.
Tarot Runes I Ching Stichomancy Contact
Store Numerology Coin Flip Yes or No Webmasters
Personal Celebrity Biorhythms Bibliomancy Settings

Today's Stichomancy for Al Pacino

The first excerpt represents the element of Air. It speaks of mental influences and the process of thought, and is drawn from The Rape of Lucrece by William Shakespeare:

Thou blow'st the fire when temperance is thaw'd; Thou smother'st honesty, thou murther'st troth; Thou foul abettor! thou notorious bawd! Thou plantest scandal and displacest laud: Thou ravisher, thou traitor, thou false thief, Thy honey turns to gall, thy joy to grief!

'Thy secret pleasure turns to open shame, Thy private feasting to a public fast; Thy smoothing titles to a ragged name, Thy sugar'd tongue to bitter wormwood taste: Thy violent vanities can never last.

The second excerpt represents the element of Fire. It speaks of emotional influences and base passions, and is drawn from A Heap O' Livin' by Edgar A. Guest:

Do you for their comfort yourself deny? So does the other fellow. Would you wail aloud if your babe should die For the lack of care you could not supply? Well, it's that way, too, as he travels by, That way with the other fellow.

OUR DUTY TO OUR FLAG

Less hate and greed Is what we need And more of service true; More men to love


A Heap O' Livin'
The third excerpt represents the element of Water. It speaks of pure spiritual influences and feelings of love, and is drawn from The Mysterious Affair at Styles by Agatha Christie:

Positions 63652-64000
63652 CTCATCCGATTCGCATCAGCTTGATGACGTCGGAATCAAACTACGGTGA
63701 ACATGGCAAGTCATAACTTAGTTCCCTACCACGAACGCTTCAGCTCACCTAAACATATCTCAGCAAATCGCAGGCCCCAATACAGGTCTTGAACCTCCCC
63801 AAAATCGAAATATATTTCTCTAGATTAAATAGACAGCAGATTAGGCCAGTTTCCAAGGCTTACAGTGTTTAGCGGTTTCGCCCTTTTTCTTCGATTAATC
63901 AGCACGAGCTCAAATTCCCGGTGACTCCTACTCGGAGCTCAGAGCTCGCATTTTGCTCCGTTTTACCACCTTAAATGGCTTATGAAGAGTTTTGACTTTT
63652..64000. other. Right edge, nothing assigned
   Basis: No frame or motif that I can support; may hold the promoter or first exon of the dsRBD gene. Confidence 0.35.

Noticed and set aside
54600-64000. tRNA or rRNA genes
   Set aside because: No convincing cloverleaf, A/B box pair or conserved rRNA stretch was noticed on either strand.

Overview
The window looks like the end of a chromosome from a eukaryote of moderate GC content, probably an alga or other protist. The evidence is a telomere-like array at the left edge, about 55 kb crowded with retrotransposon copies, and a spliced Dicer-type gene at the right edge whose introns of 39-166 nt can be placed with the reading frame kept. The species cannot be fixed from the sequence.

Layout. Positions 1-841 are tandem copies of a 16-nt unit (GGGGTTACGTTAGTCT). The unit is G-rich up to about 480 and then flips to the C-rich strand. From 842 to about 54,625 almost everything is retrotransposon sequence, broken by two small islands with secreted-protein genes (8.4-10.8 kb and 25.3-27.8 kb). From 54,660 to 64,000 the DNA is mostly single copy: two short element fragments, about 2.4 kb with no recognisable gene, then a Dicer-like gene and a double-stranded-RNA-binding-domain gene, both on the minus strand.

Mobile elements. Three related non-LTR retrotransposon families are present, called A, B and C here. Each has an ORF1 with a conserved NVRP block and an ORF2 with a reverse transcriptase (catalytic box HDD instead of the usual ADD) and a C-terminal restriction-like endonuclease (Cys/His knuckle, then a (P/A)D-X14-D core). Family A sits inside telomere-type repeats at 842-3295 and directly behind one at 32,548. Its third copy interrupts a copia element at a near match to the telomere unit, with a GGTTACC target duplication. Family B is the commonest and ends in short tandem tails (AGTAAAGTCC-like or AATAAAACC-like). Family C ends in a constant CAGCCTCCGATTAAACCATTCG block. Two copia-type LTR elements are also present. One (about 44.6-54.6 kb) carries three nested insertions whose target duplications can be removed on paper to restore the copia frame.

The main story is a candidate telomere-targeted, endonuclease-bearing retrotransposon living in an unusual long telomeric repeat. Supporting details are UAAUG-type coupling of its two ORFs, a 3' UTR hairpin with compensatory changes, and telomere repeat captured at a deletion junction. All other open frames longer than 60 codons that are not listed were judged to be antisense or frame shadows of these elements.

be detected in a solution of 1 in 70,000, and can only be disguised by some strongly flavoured substance. Coco would be quite powerless to mask it."

One of the jury wanted to know if the same objection applied to coffee.

"No. Coffee has a bitter taste of its own which would probably cover the taste of strychnine."

"Then you consider it more likely that the drug was administered in the coffee, but that for some unknown reason its action was delayed."

"Yes, but, the cup being completely smashed, there is no


The Mysterious Affair at Styles
The fourth excerpt represents the element of Earth. It speaks of physical influences and the impact of the unseen on the visible world, and is drawn from The Passionate Pilgrim by William Shakespeare:

My better angel is a man right fair, My worser spirit a woman colour'd ill. To win me soon to hell, my female evil Tempteth my better angel from my side, And would corrupt my saint to be a devil, Wooing his purity with her fair pride. And whether that my angel be turn'd fiend, Suspect I may, yet not directly tell: For being both to me, both to each friend, I guess one angel in another's hell: The truth I shall not know, but live in doubt,